This month cattle started moving into higher country and onto a few Forest Service Permits, making for some longer rides. Range riders are continuing to monitor six herds of cattle and track wildlife primarily in areas used by livestock.
Riders have observed that in herds NOT contained by electric fence, cow/calf pairs are naturally keeping themselves in multiple small groups and responding to potential threats very quickly and seemingly effectively (cows quickly mother up with their calves). Riders have also observed that in pastures with rugged terrain and thick ground cover, cattle tend to scatter more with only a few individuals near each other at any given time. These cattle also tend to flee when threatened. Riders are making an effort to document different cattle behavior in response to a predation threat and will continue to do so throughout the season.
Riders have found 3 elk calf kills and 1 adult elk kill in areas also used by livestock. No livestock have died (that riders know of) this month and no carcasses of domestic animals or wildlife have been removed.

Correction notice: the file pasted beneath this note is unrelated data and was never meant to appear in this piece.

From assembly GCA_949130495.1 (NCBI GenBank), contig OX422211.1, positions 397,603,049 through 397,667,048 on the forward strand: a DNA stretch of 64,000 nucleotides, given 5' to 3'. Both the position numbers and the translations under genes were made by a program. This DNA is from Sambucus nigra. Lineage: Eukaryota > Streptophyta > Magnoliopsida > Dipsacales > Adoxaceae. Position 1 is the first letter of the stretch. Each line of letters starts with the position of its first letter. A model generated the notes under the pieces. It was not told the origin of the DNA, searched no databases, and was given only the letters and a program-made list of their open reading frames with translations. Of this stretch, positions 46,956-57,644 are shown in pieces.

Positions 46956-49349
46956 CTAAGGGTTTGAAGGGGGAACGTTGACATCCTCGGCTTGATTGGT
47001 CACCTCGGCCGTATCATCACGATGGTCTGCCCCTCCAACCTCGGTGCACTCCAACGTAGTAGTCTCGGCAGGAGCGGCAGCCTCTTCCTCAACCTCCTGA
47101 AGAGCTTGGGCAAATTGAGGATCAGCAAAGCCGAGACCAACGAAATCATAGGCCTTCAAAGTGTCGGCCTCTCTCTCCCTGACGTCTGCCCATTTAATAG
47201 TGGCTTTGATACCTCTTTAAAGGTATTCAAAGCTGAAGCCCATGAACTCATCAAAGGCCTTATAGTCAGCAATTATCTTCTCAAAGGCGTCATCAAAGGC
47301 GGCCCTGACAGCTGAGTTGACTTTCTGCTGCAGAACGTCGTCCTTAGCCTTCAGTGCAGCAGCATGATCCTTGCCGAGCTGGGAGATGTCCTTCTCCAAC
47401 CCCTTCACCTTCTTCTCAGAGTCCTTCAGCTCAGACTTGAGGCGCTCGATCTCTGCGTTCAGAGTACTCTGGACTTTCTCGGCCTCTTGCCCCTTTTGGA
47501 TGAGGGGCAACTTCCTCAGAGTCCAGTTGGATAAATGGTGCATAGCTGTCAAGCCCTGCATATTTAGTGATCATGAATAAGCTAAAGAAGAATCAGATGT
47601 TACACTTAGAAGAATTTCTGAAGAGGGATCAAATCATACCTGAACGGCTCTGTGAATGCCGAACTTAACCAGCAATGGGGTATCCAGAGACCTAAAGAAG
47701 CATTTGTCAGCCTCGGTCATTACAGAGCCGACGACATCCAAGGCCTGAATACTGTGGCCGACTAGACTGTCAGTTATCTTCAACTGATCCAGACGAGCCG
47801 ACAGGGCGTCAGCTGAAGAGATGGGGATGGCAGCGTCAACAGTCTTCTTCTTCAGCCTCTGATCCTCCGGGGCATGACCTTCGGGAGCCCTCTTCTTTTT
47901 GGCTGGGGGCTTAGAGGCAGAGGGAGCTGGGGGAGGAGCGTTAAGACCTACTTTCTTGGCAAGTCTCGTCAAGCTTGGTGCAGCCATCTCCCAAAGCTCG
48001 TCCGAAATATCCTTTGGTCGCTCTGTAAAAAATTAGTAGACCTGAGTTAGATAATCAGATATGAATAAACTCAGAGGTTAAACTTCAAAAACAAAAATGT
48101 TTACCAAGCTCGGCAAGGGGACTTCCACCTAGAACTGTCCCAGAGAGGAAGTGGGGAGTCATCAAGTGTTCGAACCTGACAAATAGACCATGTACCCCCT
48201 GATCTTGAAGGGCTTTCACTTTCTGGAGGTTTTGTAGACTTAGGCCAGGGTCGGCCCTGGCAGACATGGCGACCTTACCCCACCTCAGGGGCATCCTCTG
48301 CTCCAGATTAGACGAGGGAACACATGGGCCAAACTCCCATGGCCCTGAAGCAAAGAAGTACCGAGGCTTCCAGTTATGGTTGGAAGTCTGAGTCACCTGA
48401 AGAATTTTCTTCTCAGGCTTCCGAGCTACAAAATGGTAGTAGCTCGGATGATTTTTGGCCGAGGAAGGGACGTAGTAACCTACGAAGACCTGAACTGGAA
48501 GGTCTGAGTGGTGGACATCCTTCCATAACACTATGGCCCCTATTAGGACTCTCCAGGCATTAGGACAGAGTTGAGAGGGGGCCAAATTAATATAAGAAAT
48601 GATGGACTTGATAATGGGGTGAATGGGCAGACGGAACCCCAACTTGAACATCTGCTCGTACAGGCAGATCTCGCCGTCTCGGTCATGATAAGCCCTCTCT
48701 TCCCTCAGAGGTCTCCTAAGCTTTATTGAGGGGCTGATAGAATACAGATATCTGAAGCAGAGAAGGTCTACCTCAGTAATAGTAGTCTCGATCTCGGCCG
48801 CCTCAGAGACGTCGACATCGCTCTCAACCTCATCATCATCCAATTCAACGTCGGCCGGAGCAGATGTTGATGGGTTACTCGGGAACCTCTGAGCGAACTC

By mid June, riders noted that elk were coming back together in small herds (8-14 adults) and observed 2017 calves in the herds on two occasions. There have been some elk either co-mingled with cattle or less than 400 yards from cattle on a daily basis.
Wolf presence during the month of June, through observations and tracks, has been lower this year than it has been in the past five years. However based on GPS and VHF data from the collared wolves in this pack, it appears that wolves are frequently traveling through and around the Basin and often moving through pastures being used by cattle. Therefore, we are concluding that the wolves are still using the Basin similar to how they have in the past, but they are becoming more wary of humans (thus having less encounters with humans). Documentation of wolves by riders on trail cameras is high and supports the thought that wolves are still actively using the Basin despite fewer visual observations.
Near the end of June, grizzly bear activity began to increase after a fairly slow, but characteristic early June. One sow with two cubs of the year has been documented. In addition, the sow responsible for a depredation on a two-year-old steer last year has been seen out and about with three cubs of the year. This bear is still wearing the GPS collar that was put on her in 2016. Several individual bears have been observed and tracked, as well. A single adult grizzly has been documented foraging in a pasture and near a herd of cow/calf pairs. Both the bear and the cattle appeared unbothered by each other over the course of multiple days.